"Apple could potentially kiss Intel goodbye," Kay said of the US chip giant on which Apple currently depends. "I don't see any reason why not."


Apple iPad: no UK price until launch

Apple says it will not reveal UK pricing for iPad until its launch at the end of March

While Steve Jobs has announced US pricing for the iPad, Apple is keeping the UK prices under wraps untl the launch in March. Photograph: Ryan Anson/AFP/Getty

Apple has surprised would-be buyers of its new iPad touchscreen computer, saying it will not announce UK prices before it launches at the end of March.

Although it announced US prices for all six versions of the touchscreen "tablet" device with and without 3G connectivity at the launch on Wednesday night by Apple's chief executive Steve Jobs, the UK office said today that there will be no UK prices offered until the launch, expected in 60 days' time – or 90 days for the 3G versions.

However, the MacWorld magazine website takes an "educated guess" at UK pricing for the iPad, which it predicts will range from £388 to £591 for the Wi-Fi model, and £490 to £693 for the Wi-FI and 3G model.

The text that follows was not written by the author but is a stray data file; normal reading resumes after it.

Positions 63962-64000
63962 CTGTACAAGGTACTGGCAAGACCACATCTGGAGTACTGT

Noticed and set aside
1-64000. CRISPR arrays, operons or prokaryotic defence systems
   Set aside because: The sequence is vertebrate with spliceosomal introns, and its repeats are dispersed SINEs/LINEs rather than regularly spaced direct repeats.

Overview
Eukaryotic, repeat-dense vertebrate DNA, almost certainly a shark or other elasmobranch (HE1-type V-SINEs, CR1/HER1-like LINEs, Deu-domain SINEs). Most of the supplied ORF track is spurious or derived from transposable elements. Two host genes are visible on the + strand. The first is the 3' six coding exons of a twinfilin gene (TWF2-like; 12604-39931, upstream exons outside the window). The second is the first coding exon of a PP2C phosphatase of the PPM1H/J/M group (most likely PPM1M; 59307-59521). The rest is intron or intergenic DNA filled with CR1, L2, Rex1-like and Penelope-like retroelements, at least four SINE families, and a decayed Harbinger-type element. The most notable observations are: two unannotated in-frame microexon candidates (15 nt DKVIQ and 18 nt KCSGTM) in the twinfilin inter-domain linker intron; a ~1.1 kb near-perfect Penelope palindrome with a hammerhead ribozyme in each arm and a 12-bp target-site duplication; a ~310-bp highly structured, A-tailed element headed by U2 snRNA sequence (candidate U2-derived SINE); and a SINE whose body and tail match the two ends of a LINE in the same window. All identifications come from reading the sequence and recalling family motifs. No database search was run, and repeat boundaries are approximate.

The iPad is a 9.7in tablet computer with a virtual keyboard which can surf the web, do email, display ebooks and play video. US prices start at $499 for a basic version with Wi-Fi wireless networking but no 3G connectivity, rising to $829 for a 3G version with 64 gigabytes of storage. However iPad users in the US will have to pay separately for 3G data plans being sold separately by Apple's exclusive mobile partner there, AT&T, which already supplies the iPhone there.

Mobile phone companies in the UK – O2, Orange, T-Mobile and Vodafone – are looking to strike similar deals in Europe ahead of a launch later in the year. The Guardian understands from multiple source that no choice has been made.

Apple initially sold the iPhone through exclusive partners in the US, UK, France and Germany, but for the iPad the British mobile phone networks are not expecting Apple to offer exclusivity. None was willing to comment on the iPad.